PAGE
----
The temporary suspension of Super Puma flights is a ''proportionate response'' to last week's fatal incident, the Institution of Occupational Safety and Health (IOSH) has said.
Another union says all Super Puma helicopter flights should remain suspended until the cause of the recent crash which claimed four lives is identified.
Unite said workforce confidence in the aircraft type has been "shattered'' following last week's crash in the water off the southern tip of Shetland - the fifth incident involving Super Pumas in the North Sea since 2009.
The union said it will be making its case at a meeting of the Helicopter Safety Steering Group (HSSG) in Aberdeen today, in which it will also argue that workers refusing to fly must be supported by their employers.
Unite Scottish Secretary Pat Rafferty said "anger and fear'' among the workforce is on the up.
"The Super Puma fleet must remain grounded at the very least until the black box from Friday's crash is recovered and its data reveals the cause of this catastrophe - this isn't up for debate,'' he said.
Mr Rafferty said the union will also demand answers to reports that workers on the Borgsten Dolphin platform were briefed by oil company reps not to work offshore if they could not live with the risk of flying in helicopters.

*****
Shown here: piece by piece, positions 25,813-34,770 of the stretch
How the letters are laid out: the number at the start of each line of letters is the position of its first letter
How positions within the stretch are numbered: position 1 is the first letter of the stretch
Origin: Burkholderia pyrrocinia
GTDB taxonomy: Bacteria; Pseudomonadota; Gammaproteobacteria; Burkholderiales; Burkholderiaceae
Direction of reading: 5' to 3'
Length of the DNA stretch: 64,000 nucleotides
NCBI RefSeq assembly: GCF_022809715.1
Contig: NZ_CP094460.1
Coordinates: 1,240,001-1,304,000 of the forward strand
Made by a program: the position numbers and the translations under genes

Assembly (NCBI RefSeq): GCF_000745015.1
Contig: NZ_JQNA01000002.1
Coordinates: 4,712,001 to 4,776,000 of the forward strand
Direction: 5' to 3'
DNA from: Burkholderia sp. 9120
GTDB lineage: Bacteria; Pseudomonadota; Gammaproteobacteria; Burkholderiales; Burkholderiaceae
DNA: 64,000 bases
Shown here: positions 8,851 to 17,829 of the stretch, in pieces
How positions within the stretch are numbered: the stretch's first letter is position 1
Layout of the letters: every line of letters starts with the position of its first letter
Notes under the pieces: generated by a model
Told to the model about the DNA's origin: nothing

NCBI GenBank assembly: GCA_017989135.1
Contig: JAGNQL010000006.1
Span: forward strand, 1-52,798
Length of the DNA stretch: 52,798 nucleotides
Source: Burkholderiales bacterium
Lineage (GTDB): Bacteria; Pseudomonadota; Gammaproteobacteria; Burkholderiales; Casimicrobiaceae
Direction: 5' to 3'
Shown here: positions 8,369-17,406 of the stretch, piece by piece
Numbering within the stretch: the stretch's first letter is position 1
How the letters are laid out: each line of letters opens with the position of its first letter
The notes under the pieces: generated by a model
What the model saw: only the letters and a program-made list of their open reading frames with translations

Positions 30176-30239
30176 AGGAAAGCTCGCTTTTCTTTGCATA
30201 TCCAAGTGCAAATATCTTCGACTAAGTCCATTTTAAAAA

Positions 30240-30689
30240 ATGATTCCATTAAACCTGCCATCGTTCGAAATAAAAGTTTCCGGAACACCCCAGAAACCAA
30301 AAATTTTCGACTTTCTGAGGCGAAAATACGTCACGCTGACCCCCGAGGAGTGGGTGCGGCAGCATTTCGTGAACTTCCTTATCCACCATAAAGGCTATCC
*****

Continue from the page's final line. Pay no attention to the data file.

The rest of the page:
"The industry will also have to provide some serious answers to the reports exposing the briefing of workers on the Borgsten Dolphin,'' said Mr Rafferty.
"That there is a massive logistical challenge in returning workers stuck offshore is undeniable, likewise with those workers who have to get out and earn their keep, but safety is paramount in these extraordinary circumstances.
"We're in a situation here where more lives have been lost, anger and fear among the workforce is on the rise and there are more questions to be asked rather than answers given over the safety of offshore helicopter transfers.
"This is a critical moment for the offshore industry and if these companies are serious about even starting to rebuild its shattered reputation then they will listen to, work with and protect the one resource it cannot do without - its people.''
A Facebook campaign has called for the destruction of Super Pumas in the wake of the tragedy but Allison Laws, chairman of IOSH's offshore group, said an outright ban of the helicopter model would be ''too simplistic''.
The British Airlines Pilots Association (Balpa) also said it has confidence in the Super Puma.
There have been five North Sea incidents involving Super Pumas since 2009. In April that year an AS332 L2, operated by Bond, went down north east of Peterhead on its return from a BP platform, killing all 14 passengers and two crew on board.
The other three incidents involved the EC225 model which saw flights temporarily suspended. CHC returned the model to commercial service only earlier this month.
An investigation by the Air Accidents Investigation Branch found that two of the incidents were the result of gearbox failure and new advice on checks for the EC225 were issued as a result.
A fatal accident inquiry is expected to be held into the 2009 fatal AS332 L2 crash in Aberdeen next year.